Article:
In celebration of the English major

In college, I started out as a wide-eyed freshman interested in journalism. As the daughter of a sportswriter, I understood the concept of a deadline before I knew the alphabet. My dad is a hard-nosed reporter who turned his penchant for getting the facts into his latest gig: writing a celebrated sports column in Washington, D.C.

I’m a columnist, too — albeit on a much smaller scale. It happened sort of by accident — and not because I’d gone through the J School at the University of Maryland, alma mater of both my father and sister.

No, friends, I was that rare breed of mocked college students everywhere: the English major. Tell someone you’re studying literature and the response is almost always one of two options:

A) Are you going to be a teacher?
B) Oh, so what are you going to do with that?

I didn’t necessarily plan on working for a newspaper, though that’s the world in which I’d grown up and understood better than other fields. I’ve been writing since I was a kid and had completed my first “novel” — 100-some typed pages, all in Courier font — by fifth grade. By the time I enrolled in college, I figured journalism was the route I was born to take . . . though I quickly realized I’m not made of the same stuff as Dad and Kate.

English seemed a natural path. A lifelong reader and devoted supporter of the written word, my English degree was a natural extension of my desire to be as nerdy and bookish as possible. There’s scarcely a plot you could describe that wouldn’t find me blurting out authors’ names and titles, and I love nothing more than trying to connect an author to his or her most famous work. I’m a book geek through and through, even taking a job at Borders during my senior year of college.

English majors go into a variety of fields, it’s true. Some of our teachers. Some become actors. Some are writers, or accountants, or vice presidents of marketing. As English is a broad major that exposes you to many wonderful concepts, ideas and backgrounds, it’s versatile — and can take you anywhere.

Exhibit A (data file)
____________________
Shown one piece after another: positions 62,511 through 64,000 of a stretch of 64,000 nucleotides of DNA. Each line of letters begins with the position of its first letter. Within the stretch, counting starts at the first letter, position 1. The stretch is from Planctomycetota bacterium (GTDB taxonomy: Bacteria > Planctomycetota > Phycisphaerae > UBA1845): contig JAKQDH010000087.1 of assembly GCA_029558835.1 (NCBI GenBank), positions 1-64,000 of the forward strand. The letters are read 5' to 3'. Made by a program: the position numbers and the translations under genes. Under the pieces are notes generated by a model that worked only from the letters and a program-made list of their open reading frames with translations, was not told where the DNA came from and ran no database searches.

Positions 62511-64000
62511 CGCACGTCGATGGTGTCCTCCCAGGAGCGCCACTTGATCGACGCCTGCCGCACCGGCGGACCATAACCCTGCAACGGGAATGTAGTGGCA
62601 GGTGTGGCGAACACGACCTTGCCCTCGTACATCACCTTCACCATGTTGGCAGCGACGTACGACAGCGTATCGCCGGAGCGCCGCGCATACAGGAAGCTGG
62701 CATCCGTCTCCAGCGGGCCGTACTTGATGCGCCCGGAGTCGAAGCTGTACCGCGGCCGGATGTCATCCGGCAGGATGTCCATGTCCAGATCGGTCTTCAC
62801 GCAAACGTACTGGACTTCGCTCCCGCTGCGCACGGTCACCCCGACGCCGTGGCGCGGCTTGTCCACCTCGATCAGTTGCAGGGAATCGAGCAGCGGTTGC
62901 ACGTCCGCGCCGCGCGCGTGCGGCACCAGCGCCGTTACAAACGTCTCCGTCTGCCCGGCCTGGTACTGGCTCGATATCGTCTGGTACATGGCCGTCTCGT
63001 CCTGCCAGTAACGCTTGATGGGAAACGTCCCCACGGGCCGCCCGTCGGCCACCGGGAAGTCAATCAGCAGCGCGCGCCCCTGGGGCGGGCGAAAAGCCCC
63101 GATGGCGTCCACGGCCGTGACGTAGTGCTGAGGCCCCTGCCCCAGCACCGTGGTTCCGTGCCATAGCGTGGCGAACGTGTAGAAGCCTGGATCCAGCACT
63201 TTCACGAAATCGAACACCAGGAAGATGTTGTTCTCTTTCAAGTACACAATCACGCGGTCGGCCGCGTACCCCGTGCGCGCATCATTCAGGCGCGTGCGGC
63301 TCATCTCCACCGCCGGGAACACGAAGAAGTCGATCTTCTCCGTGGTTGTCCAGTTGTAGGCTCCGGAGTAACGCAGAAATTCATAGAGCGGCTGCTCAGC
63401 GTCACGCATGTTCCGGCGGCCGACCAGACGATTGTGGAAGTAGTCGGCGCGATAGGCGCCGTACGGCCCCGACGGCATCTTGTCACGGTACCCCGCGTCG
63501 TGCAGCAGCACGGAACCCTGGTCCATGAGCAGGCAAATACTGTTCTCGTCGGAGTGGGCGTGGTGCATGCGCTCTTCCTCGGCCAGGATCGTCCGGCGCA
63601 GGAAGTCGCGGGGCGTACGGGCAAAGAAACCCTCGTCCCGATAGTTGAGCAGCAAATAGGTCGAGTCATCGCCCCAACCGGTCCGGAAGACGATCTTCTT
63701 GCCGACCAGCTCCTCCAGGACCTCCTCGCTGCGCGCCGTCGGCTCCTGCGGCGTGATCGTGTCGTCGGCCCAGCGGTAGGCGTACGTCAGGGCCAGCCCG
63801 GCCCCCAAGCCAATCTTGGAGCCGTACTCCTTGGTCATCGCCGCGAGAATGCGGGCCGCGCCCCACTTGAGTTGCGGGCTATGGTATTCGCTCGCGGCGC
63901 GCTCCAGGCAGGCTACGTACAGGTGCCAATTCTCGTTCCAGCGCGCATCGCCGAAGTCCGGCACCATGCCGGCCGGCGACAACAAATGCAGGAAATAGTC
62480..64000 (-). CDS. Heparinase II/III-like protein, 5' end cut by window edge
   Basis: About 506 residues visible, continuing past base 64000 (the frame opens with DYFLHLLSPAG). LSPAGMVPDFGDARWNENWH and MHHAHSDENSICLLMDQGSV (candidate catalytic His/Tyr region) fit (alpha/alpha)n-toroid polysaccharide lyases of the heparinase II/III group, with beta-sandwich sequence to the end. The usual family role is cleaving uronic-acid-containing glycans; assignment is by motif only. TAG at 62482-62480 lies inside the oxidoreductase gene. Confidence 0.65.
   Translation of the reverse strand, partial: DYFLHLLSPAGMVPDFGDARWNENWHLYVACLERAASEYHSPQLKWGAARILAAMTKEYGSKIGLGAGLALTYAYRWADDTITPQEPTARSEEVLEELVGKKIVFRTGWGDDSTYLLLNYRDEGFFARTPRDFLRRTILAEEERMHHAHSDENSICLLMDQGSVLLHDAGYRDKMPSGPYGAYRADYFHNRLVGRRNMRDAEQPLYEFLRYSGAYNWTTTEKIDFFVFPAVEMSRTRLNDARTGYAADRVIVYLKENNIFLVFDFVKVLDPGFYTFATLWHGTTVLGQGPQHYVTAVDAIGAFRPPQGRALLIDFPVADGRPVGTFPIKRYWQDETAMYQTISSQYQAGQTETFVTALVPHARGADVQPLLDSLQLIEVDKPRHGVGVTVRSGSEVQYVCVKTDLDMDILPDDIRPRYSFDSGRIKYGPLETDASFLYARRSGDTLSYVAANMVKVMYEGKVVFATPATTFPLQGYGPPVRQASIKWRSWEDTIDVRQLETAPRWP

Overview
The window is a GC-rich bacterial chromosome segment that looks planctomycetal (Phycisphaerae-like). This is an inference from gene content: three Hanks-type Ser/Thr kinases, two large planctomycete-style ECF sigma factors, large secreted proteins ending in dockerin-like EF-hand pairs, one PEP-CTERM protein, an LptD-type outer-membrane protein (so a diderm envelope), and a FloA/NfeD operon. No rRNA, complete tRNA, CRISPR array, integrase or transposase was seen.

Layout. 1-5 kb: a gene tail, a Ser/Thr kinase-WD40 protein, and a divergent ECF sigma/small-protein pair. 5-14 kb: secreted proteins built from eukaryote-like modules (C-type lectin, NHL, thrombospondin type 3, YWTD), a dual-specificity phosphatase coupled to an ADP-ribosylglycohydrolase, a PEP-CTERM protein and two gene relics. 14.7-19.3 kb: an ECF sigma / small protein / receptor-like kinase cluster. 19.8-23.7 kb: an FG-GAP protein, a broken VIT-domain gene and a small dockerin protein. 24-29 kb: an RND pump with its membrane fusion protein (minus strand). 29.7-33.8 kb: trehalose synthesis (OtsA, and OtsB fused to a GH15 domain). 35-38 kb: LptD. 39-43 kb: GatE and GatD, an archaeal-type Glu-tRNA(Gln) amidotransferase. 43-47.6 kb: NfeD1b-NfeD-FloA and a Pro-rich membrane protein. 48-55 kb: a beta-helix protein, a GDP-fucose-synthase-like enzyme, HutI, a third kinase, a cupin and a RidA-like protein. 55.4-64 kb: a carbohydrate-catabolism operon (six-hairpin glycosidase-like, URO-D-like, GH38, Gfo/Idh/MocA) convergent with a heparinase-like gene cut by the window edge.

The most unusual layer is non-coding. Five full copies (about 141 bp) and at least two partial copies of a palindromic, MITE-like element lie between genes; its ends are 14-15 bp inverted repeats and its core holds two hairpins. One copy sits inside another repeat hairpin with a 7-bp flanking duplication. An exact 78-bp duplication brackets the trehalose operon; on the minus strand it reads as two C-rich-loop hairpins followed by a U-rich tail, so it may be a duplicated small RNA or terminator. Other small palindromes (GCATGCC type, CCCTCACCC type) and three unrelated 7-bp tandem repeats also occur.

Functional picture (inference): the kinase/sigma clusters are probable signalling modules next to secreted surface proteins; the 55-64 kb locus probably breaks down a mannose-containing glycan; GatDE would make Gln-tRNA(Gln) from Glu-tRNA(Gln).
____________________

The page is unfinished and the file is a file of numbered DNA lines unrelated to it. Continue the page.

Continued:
In English programs, we’re taught to be analytical, intelligent and serious. We study the words of others for hidden meanings — and then translate those meanings into comprehensible concepts. We read the works of Shakespeare, Austen and Bronte and make them applicable for today’s world. And in some cases, we begin to craft our own masterpieces. With my concentration in creative writing (poetry), I learned to take criticism and defy others’ low expectations.

Now I’m fortunate to be able to write and edit for a living — both skills enhanced by my time in an English program. And though my professors may or may not have scoffed at my alleged “talents,” I can smile the broad grin of a woman who is far from a failure. Even if they told me I suck.

Other people turned out pretty awesome, too. From a recent edition of Shelf Awareness:

Question: What literary quality do Jon Hamm, Alan Alda, Maureen Dowd, Jodie Foster, Tommy Lee Jones, Stephen King, Paul Newman, Joan Rivers, Sting, Helen Thomas, Barbara Walters, Sigourney Weaver, Tom Wolfe, Bob Woodward and RenΓ©e Zellweger have in common?

Answer: They were all once college English majors.”

So PSA for parents with children considering a major in “the arts”: we’re not all lunatics. And you won’t have to worry about us starving to death or taking up permanent residence on your couch . . . the kids will be all right.

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16 thoughts on “In celebration of the English major

  1. I love it. Every word. I was an English major and I’ve never regretted it. (And what nice company to be in, too, with that list from Shelf Awareness!)